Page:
Según Techweb la empresa estadounidense SCO está intentado conseguir un mandato judicial para impedir la comercialización de SuSE bajo Novell tras su reciente fusión. Según parece SCO tiene una claúsula de no competencia firmada directamente con Novell en el 1995, tras la venta de Unix System V de Novell a SCO.
SCO Says It Will Go After Novell-SuSE
November 20, 2003 (7:17 p.m. EST)
By Paula Rooney, CRN
SCO could get an injunction that would prevent Utah neighbor Novell from shipping Linux, but it won’t try to derail the planned Novell-SUSE merger–at least not legally, an SCO spokesman confirmed.
“SCO is not planning to file an injunction to block the Novell-SUSE merger at this time,” SCO said in a printed statement this week, denying previously published reports that it would try to prevent the merger.
This week, Lindon, Utah-based SCO filed a statement with the Securities and Exchange Commission (SEC) claiming that a non-compete clause in Novell’s 1995 sale of Unix System V to The Santa Cruz Operation (SCO) prohibits Novell from shipping a direct competitor to Unix.
“When the Novell-SUSE deal is complete, we will take measures to enforce the non-compete agreement with Novell,” a SCO spokesman wrote to CRN. “I don’t know that it will turn into a lawsuit. That depends upon how they respond, and if they put a competitive product in the marketplace.”
SCO President and CEO Darl McBride claimed last week that Linux is a director competitor–and “knock-off”–of Unix, and therefore Novell cannot ship a Linux OS. The SCO spokesman said the company has yet to decide on its course of action, but McBride sounded the warning bell on Tuesday. “There’s nothing [for us] to respond to yet, but when the transaction is complete, they will be violating the non-compete,” McBride said. “And if they do what they say they will do–go out and compete [with SCO]–then yes, we will take the appropriate measures to enforce that non-compete.”
Provo, Utah-based Novell issued a statement this week blasting SCO’s latest claim as baseless and said it has no plans to alter its $210 million purchase of SUSE, based in Nuremberg, Germany, or its plans to distribute SUSE Linux.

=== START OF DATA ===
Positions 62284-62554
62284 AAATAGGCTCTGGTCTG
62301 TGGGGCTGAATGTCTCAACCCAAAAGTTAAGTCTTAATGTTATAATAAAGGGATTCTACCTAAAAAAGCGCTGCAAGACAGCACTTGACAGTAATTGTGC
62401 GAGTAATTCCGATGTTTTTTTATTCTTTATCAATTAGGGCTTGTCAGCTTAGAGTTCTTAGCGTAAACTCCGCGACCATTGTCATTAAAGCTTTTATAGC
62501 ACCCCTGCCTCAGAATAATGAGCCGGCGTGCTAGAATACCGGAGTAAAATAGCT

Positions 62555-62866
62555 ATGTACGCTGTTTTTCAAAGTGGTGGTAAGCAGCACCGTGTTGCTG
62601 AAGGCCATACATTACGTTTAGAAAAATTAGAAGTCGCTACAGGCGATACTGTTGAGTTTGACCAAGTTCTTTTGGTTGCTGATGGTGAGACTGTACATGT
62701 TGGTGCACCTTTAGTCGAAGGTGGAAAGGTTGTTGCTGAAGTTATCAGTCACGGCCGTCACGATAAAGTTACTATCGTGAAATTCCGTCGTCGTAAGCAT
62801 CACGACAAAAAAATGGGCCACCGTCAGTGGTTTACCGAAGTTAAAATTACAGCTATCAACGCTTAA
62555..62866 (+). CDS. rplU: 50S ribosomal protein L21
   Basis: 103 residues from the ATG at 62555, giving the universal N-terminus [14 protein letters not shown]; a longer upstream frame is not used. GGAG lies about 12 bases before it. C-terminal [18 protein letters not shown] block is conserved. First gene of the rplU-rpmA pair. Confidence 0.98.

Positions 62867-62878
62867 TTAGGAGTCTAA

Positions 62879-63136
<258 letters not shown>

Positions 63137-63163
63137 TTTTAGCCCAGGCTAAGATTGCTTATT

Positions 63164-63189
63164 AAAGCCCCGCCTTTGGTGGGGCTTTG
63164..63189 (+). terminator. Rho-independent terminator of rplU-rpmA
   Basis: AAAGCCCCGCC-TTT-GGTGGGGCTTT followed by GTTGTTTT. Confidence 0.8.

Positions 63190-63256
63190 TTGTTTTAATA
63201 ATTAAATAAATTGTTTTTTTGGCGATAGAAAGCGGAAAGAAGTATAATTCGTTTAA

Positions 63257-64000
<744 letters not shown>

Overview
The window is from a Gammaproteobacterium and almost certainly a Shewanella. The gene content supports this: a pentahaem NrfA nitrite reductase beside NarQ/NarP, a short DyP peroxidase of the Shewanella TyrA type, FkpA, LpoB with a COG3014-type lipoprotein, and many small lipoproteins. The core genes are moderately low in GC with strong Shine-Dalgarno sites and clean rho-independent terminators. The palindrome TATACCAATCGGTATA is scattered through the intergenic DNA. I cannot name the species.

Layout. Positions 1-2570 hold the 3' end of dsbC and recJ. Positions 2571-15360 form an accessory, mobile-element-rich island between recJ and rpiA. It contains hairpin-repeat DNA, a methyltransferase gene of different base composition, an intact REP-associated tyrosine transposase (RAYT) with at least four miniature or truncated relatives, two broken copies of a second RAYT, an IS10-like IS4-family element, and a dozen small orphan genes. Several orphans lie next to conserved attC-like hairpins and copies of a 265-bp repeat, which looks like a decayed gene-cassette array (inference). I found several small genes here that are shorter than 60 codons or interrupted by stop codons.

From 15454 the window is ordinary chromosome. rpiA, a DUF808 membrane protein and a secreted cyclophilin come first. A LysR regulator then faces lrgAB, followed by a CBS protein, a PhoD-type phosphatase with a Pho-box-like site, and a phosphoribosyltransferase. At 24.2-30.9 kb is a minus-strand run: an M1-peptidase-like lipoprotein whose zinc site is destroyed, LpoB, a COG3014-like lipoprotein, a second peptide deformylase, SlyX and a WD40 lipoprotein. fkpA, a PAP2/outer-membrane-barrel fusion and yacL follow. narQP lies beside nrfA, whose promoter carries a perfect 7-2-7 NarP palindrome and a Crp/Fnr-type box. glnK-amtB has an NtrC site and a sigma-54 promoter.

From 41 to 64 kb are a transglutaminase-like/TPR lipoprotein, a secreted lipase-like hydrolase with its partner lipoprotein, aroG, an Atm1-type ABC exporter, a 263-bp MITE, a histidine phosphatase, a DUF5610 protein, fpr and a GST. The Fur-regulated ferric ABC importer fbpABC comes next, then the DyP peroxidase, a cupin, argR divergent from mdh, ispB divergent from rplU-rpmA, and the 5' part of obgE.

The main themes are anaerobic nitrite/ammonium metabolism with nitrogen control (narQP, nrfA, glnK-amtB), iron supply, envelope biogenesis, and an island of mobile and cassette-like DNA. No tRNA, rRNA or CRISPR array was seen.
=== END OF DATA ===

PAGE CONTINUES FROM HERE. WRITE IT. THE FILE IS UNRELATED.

“Mr. McBride’s characterization of the agreements between Novell and SCO is inaccurate. There is no non-compete provision in those contracts, and the pending acquisition of SUSE Linux does not violate any agreement between Novell and SCO,” according to the Novell statement. “Novell has received no formal communication from SCO on this particular issue. Novell understands its rights under the contracts very well, and will respond in due course should SCO choose to formally pursue this issue.”
One observer speculated that the SEC filing might represent an effort to force Novell to put a warning label on its Linux products and warn investors about potential liabilities, similar to the one Red Hat has adopted. The SEC requires companies to disclose all potential liabilities in a merger transaction.
Attorneys say, however, it will be difficult for SCO to get an injunction against Novell because SCO would have to prove that Novell’s SUSE Linux contains the Unix System V code Novell sold to SCO in 1995. And that issue, which is the basis of SCO’s multibillion-dollar lawsuit against IBM, remains to be proved in a court of law.
In its March filing against IBM, SCO alleges that IBM improperly donated Unix System V code to the Linux kernel, on which all Linux products are based–including SUSE Linux.